For the first time, RSPCA South Australia and Onkaparinga Council are working together to implement a targeted free cat desexing program – the largest of its kind ever in Australia – available to all residents of the Onkaparinga District. The joint program aims to spay/neuter and microchip 2,000 cats over 2 years.
Important update about the free cat desexing program
The RSPCA's dedicated team at Lonsdale are able to spay/neuter approximately 100 cats per month under this program.
Head to the RSPCA South Australia website to make an appointment on the RSPCA booking page
If you need to cancel or reschedule your appointment, please refer to your RSPCA booking confirmation for instructions on how to make changes to your appointment. Please note, you must be at least 18 years of age and the guardian of the cat that you are bringing to the RSPCA for surgery. Please also provide your photo identification.
Important information on Feline Panleukopenia (or feline parvovirus)
The RSPCA also advises that Adelaide has recently experienced an increase in the prevalence of Feline Panleukopenia (or feline parvovirus). They strongly recommend that you have your cat vaccinated prior to booking in for the free spay/neuter and microchipping program.
To find out more or register for the program, visit the RSPCA website.
The following are requirements of the Dog and Cat Management Act 1995
Dogs and Cats must be microchipped before 12 weeks of age or at the point of sale.
Dogs and Cats born after 1 July 2018 must also be desexed before 6 months of age or within 28 days of ownership.
A veterinary surgeon may grant an extension of time to desex a dog or cat or exempt an animal from desexing or microchipping if it poses an undue risk to health or adversely affects the growth, development or wellbeing of the dog or cat.
Microchip details and desexing certification must be recorded on the statewide database Dogs and Cats Online.
Animal registrations are due by 31 August each year.
Due to the COVID–19 pandemic, we encourage you to renew online instead of visiting a council office.
Visit Dogs and Cats Online to renew registration, register a new animal, complete microchip/desexing records or notify us if the animal moves to a new address, dies or is missing for more than 72 hours. Transferring your dog or cat to a new owner? Transfer ownership online to another person. New owners must be provided with the certificate of registration (renewal notice) and transfer code.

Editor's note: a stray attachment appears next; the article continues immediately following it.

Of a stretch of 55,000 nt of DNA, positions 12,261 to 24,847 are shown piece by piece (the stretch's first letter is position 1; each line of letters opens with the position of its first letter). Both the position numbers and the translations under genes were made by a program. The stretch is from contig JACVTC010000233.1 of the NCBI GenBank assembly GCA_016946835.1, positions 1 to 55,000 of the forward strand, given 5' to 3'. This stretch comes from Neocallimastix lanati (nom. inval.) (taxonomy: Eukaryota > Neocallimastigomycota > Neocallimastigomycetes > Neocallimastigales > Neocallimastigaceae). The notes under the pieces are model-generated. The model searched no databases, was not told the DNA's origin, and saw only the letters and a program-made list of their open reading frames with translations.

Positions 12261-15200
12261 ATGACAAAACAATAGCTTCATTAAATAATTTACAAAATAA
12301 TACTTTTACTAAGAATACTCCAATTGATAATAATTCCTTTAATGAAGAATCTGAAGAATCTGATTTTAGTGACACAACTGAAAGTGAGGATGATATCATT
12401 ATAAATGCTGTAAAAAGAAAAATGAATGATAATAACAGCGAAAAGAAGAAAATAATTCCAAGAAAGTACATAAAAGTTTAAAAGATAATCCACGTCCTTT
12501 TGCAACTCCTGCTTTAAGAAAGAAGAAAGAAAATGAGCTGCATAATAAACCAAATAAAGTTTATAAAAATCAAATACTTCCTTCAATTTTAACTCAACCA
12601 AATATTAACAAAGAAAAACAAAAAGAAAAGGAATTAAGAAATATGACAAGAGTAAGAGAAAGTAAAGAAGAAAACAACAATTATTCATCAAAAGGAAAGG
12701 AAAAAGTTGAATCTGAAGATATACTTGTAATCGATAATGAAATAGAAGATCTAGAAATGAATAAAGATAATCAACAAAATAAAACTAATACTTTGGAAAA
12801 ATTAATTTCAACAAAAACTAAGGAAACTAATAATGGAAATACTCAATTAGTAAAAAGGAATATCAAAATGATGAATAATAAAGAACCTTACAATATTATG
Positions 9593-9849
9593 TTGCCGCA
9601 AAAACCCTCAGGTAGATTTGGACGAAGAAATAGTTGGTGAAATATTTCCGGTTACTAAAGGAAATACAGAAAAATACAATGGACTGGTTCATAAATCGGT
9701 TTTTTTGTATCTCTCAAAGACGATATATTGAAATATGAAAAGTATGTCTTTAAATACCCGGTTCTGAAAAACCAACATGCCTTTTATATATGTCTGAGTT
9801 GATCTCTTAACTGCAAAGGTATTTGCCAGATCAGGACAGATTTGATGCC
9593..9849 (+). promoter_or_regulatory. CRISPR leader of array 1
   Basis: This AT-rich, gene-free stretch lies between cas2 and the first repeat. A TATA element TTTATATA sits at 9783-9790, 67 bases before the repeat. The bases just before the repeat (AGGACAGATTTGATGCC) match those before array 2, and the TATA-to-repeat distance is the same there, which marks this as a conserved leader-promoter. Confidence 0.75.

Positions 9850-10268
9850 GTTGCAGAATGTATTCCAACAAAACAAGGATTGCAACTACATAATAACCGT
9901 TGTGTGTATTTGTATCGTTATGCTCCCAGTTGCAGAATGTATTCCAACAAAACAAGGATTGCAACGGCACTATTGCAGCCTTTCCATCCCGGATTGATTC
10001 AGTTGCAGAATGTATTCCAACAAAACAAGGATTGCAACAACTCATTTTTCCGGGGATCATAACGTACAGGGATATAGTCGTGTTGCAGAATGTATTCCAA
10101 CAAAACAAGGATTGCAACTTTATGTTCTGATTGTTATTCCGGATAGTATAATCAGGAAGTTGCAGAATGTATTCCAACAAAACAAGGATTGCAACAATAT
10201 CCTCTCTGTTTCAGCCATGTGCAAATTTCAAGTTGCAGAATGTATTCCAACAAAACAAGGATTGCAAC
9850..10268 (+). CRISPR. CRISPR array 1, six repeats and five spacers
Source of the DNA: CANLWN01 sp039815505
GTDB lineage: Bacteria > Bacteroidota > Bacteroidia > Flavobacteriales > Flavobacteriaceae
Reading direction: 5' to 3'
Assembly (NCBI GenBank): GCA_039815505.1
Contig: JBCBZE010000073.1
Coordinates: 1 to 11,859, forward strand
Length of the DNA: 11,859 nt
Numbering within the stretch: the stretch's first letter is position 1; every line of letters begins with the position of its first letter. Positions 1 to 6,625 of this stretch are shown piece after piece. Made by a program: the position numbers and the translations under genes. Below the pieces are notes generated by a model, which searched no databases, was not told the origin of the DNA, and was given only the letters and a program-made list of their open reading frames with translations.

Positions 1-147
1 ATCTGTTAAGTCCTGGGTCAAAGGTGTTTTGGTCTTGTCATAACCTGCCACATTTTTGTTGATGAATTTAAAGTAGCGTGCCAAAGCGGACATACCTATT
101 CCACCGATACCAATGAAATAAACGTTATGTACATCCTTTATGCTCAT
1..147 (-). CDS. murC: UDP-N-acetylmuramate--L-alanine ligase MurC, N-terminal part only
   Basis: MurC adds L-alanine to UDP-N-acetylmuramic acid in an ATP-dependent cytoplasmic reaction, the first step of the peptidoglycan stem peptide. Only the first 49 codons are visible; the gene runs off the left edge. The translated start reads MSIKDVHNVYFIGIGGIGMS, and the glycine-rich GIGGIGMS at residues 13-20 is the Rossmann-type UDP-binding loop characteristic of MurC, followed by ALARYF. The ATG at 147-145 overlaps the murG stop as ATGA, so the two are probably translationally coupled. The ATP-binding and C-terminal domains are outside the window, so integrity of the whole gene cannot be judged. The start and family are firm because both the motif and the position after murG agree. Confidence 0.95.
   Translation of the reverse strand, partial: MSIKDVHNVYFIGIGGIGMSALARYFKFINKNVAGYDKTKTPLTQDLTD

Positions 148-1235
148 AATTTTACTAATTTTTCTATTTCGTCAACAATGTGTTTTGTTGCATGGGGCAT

Dogs and Cats Online
Cats do not need to roam outdoors to be happy. Providing their basic needs are met, cats enjoy longer and healthier lives when safely confined.
For great suggestions on how to contain your cat and enrich its environment check out Good Cats play at home.
Reduce the number of semi-owned cats
If you own a cat and can no longer care for it, do not dump it. Not only is this cruel but it is also illegal under the Animal Welfare Act 1985. Try to re-home the cat or take it to a shelter.
Do not feed a cat that is not yours
Feeding a cat that is not yours is not caring for it.
Take it to your local vet or a shelter. The cat will be scanned for a microchip, examined for a desexing tattoo and have a general health check.
If it is unowned or cannot be reunited with its owner, you have the option of taking full ownership of the cat or it can be adopted.
If you decide to keep a stray cat, you need to be prepared to do the responsible thing and have it desexed and consider containing it to your property.
Feeding unowned cats allows them to breed, continuing the cycle of nuisance and feral cats spreading disease and killing wildlife.
There are things you can do to discourage persistent nuisance cats. Visit the Dog and Cat Board website for proven tips and advice.
If the nuisance persists after you have taken reasonable steps to address the issue, contact our Community Safety Team on 8384 0666.
Our officers may be able to provide you with further advice on how to deter cats from entering your property.
Residents can access our cat cage hire program in order to trap nuisance stray cats on their property. Trapping should only be considered as a last resort.
For more information about trapping nuisance cats and to book a cage, please click here: Trapping a nuisance animal for removal from your property.
The Dog and Cat Management Board has published its latest edition of the Cat Owners’ Handbook which provides:
- Information on how to care for your cat
- Strategies to prevent your cat causing public nuisance or injury
- Information on the legal requirements for owning a cat in South Australia